New Brunswick

Conservation council wants to show clear-cut impact

The Conservation Council of New Brunswick has a new project to bring attention to the decades-old issue of clear-cutting.

Using maps to help New Brunswickers visualize

Tracy Glynn of the Conservation Council of New Brunswick wants to give New Brunswickers a clearer picture of clear cutting. (CBC)

The Conservation Council of New Brunswick has a new project to bring attention to the decades-old issue of clear-cutting.

The non-profit organization is using mapping technology to show the extent of deforestation in the Acadian forest — one of six endangered forests across North America.

Tracy Glynn, CCNB’s forest campaigner, said it seems as though New Brunswick is very green. But on closer inspection, there are obvious signs of clear-cutting. That is what the conservation council wants people to see, she said.

"What we tend to see on highways now are tree farms — one or two species for spruce or pine,"  said Glynn. "It’s not the diverse forest that we would [naturally] find."

The Acadian forest, which covers the majority of New Brunswick, hosts more than 32 native tree species.

Glynn said that clear-cut areas are not particularly visible for most of the public — whether they are driving down the highway or looking at the map. The council has assembled a big picture that shows the overall impact of clear-cutting.

"The maps show there's no large intact undisturbed natural forests left in the province of New Brunswick, outside of the three per cent-protected forests," Glynn said. "That's really disturbing."

Forest cover is key to regulating water temperature, maintaining water supply and protecting other plants and wildlife from the harmful effects of climate change, she said.

Video submissions welcome

People can also submit their own videos of what is happening in their communities.

Simon Mitchell, a forester who has been campaigning to have Crown policy reformed for over a decade, said that current regulations are insufficient to protect the forest.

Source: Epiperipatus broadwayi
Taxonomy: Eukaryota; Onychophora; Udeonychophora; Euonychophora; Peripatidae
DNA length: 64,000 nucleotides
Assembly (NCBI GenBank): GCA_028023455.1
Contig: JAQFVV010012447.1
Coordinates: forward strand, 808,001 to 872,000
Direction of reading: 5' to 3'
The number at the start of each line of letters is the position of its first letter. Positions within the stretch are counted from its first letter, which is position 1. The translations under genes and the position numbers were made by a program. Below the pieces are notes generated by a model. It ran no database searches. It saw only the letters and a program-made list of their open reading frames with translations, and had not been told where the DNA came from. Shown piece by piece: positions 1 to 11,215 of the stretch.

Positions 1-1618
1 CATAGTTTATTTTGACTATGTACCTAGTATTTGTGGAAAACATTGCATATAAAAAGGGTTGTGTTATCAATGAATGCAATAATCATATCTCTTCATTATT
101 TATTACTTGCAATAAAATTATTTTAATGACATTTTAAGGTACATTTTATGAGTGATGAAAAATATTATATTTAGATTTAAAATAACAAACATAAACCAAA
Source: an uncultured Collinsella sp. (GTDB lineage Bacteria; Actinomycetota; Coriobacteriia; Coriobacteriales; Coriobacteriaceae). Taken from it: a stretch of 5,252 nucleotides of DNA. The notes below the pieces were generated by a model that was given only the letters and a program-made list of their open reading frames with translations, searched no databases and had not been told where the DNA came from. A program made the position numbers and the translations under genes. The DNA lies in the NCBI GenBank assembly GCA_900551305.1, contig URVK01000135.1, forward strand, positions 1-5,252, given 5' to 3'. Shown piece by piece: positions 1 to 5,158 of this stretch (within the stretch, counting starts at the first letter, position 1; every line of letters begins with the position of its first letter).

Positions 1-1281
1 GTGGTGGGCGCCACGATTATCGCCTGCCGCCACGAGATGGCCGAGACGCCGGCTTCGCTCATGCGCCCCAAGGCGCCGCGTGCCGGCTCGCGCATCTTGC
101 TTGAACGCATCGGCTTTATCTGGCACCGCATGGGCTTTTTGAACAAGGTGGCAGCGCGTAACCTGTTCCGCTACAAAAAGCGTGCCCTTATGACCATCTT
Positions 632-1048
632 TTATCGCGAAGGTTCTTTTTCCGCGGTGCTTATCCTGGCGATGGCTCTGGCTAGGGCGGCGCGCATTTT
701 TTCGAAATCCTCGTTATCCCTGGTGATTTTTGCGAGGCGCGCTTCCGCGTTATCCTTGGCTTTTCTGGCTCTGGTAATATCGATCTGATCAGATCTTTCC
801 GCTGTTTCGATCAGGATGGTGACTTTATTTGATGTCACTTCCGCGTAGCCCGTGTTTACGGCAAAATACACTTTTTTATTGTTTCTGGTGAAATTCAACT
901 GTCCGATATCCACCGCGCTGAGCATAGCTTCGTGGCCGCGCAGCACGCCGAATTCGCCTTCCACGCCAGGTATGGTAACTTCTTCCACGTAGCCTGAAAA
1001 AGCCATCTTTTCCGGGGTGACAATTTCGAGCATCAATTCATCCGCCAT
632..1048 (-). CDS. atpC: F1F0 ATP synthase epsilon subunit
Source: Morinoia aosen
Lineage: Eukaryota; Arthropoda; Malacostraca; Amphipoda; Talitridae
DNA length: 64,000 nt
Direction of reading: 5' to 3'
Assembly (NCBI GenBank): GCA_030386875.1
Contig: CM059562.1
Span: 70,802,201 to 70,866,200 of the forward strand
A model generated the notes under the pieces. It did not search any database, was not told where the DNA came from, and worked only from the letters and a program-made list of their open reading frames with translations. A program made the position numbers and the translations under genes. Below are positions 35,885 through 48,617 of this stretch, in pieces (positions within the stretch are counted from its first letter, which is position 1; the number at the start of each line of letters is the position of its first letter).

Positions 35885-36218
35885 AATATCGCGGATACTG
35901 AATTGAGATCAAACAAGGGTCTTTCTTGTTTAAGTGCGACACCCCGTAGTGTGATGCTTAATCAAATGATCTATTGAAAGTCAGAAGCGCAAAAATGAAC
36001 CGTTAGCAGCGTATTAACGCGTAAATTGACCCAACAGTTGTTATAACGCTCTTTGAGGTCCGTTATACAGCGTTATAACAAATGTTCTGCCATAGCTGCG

"This is complete devastation. The ecological integrity has been significantly compromised," he said. "That has impacts on water, wildlife and everything else."

"In basic terms it's a simplified forest that is unable to respond to change in climate, which impacts water quality water quantity and aquatic habitats."

Mitchell also said that clear-cutting is an outdated mode of resource use that is not suitable, given modern ecosystem knowledge.

"When we're dealing with complex natural systems, a simple solution like clear-cutting is no longer acceptable."

In addition to clear-cutting, some residents also note that spraying herbicides is another outdated and harmful practice.

Guy Daigle's property borders a section in Dunfries that was clear-cut. He worries about the chemicals used on the newly planted trees.

"No warning, they just showed up with a whole bunch of tree farmers and started spraying the stuff around," Daigle said.

"I have my kids go up there every once in a while — go play with the dogs and all that. We weren’t told it was going to be dangerous after the spring or nothing."

The council is calling on the provincial government to look at better options for forest management. It hopes that through restoration, future generations might have something left of the Acadian forest.